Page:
Belfast Telegraph

Hard Brexit still ‘sufficiently plausible’, warns bank governor

Ed Sibley was speaking at Dublin City University.

Central Bank of Ireland’s headquarters (Niall Carson/PA)
Central Bank of Ireland’s headquarters (Niall Carson/PA)

By Cate McCurry, PA

The ultimate outcome of Brexit is still uncertain as a hard Brexit remains “sufficiently plausible”, the Central Bank of Ireland deputy governor has warned.

Ed Sibley said that, while the UK leaving the EU without a deal had been averted “for now”, the current proposed Brexit deal will have economic impacts across the EU and Ireland.

He said that Boris Johnson’s proposed Brexit deal will allow divergence between the UK and the EU and result in increasing complexity in cross-border trade across a range of sectors.

Mr Sibley said it is important that Ireland continues to invest in and enhance its approach to influencing future direction of EU policy.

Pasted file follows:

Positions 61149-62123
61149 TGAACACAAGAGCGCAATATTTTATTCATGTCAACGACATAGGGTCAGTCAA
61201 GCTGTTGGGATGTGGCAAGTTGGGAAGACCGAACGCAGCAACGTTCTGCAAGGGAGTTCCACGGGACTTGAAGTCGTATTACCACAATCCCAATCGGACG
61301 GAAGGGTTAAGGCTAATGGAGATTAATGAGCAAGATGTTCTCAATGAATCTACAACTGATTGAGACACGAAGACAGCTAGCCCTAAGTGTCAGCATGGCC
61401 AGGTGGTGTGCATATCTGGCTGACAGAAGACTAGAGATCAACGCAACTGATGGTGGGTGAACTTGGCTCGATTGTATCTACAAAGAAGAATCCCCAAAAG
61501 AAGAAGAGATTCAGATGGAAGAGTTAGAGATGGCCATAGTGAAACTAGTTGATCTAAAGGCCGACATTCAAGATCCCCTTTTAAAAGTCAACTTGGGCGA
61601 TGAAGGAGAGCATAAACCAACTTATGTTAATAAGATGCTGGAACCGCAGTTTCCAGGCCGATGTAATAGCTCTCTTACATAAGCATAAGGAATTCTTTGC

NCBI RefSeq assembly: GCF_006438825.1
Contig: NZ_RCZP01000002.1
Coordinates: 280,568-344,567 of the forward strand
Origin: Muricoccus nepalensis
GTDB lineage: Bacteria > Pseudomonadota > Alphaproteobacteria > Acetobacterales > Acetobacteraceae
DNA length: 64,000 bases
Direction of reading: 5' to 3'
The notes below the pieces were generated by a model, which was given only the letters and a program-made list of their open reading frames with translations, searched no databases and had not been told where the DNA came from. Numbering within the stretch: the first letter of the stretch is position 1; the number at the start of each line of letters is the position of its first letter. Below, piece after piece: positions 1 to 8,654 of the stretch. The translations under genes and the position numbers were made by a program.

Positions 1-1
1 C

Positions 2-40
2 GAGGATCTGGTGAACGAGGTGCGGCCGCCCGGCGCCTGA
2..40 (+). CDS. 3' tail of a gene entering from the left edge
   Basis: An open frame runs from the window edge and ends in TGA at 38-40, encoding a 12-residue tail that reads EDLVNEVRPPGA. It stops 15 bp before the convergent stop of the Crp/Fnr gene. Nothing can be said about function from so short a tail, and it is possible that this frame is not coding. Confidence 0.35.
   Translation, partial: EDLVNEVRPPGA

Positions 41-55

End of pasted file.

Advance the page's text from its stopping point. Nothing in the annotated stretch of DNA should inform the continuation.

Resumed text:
Speaking at the inaugural Brexit conference in Dublin City University, Mr Sibley welcomed that the risk of the UK departing without a deal had been averted for now and recognised that intensive work has delivered a strong level of preparedness.

He also outlined how the Central Bank’s work on Brexit has been delivering on the Central Bank’s mission to serve the Irish public.

“While we may be reaching the end of the beginning, a hard Brexit is still sufficiently plausible to require planning,” he added.

He said that financial services firms still have a “duty of care” to their customers to take advantage of the extra time available to continue to prepare for the UK’s departure from the EU.

Even if ratified, the current proposed deal will have economic impacts and affect the provision of financial services across the EU. Ed Sibley

Mr Sibley highlighted that the proposed departure agreement allows increased divergence between UK and EU rules and will result in increasing complexity in cross-border trade across range of sectors.

“In other words, even if ratified, the current proposed deal will have economic impacts and affect the provision of financial services across the EU,” he added.

Mr Sibley urged the hard work needs to continue, adding that Ireland needs to remain sufficiently focused on wider implications of Brexit, and changing European dynamics.

He added: “As the UK leaves, it is increasingly important that Ireland continues to invest in and enhance its approach to influencing the future direction of EU policy.”

PA

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